If you’ve been paying into a defined contribution pension over the years, your loved ones can usually inherit your retirement savings when you die, so you might decide you don’t need life insurance too.
Depending on your age at death, your pension may pass to them tax-free, and it won’t form part of your estate for Inheritance Tax purposes either.
When you save into a pension, you are essentially building a nest egg for your financial future, whilst also having peace of mind that your loved ones will benefit in the event of your death. In contrast, when you pay life insurance premiums, unless you have whole of life cover, your loved ones may not see any payout at all unless you die within the policy term.
It’s also important to note that the cost of life insurance can jump significantly once you reach the age of 50, often making it a big expense to fork out for every month, especially when many of us are already struggling to cover rising living costs.
Here, we weigh up the pros and cons of relying on your pension rather than life insurance to provide for your dependants when you’re no longer around.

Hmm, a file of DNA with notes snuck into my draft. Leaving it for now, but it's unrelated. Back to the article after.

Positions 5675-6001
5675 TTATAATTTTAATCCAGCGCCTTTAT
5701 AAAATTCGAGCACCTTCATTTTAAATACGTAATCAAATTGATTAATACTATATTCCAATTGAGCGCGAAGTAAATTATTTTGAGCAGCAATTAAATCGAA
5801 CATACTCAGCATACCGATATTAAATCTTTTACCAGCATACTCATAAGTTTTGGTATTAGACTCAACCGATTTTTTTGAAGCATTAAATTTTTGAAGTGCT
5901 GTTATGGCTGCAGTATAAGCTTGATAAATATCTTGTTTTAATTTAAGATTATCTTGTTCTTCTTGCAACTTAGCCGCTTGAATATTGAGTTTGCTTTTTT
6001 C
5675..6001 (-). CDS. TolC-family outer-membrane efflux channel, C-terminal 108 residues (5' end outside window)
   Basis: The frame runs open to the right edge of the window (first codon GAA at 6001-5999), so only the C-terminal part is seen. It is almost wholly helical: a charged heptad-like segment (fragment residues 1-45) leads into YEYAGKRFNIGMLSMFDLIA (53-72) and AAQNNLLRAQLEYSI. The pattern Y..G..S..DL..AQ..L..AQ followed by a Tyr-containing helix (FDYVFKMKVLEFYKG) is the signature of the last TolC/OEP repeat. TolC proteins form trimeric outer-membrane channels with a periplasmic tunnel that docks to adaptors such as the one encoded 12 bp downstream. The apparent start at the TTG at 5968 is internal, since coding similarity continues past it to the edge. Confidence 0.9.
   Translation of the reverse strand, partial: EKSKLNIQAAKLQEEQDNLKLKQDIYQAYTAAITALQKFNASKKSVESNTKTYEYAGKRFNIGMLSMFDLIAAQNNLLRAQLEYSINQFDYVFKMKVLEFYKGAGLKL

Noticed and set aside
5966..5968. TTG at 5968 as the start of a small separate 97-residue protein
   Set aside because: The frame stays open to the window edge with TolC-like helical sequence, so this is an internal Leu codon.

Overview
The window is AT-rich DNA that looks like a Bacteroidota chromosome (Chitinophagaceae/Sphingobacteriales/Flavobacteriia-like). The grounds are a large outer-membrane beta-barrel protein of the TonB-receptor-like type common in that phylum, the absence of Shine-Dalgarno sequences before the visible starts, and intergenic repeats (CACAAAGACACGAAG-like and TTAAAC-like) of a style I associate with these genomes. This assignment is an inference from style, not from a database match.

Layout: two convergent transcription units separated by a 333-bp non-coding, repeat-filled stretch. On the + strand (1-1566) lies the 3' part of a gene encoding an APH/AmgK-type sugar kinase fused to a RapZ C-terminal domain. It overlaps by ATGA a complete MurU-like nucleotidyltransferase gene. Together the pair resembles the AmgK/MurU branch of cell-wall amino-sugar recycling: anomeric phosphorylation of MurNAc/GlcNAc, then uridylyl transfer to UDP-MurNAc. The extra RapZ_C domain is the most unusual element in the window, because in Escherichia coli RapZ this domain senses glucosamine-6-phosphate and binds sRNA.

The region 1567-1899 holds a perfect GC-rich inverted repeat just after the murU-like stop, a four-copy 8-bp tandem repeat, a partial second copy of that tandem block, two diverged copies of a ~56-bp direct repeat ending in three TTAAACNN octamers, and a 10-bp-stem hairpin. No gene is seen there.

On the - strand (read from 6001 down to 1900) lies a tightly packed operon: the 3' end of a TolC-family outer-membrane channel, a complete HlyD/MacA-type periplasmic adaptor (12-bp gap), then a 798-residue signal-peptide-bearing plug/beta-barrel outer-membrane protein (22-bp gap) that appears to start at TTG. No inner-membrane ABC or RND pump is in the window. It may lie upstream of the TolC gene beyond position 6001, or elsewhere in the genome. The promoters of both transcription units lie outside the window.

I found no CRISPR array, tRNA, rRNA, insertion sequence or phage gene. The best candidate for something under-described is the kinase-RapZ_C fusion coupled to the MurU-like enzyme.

Will my loved ones get my pension when I die?
If you have a defined contribution pension, which may be a workplace pension or a private pension, and you die before you reach retirement age, your pension will usually pass tax-free to the person you nominated when you first started paying into it.
You can nominate whoever you want to receive your pension when you die, so it doesn’t have to be a spouse or child. You’ll need to make sure you complete an Expression of Wishes/ Nomination form though, stating who you want it to go to. Make sure you update this if your circumstances change, for example, if you get divorced.
If you die after you’ve retired, but before the age of 75, and you were taking an income from your pension using drawdown at the time, your dependants can receive a tax-free income from your pension.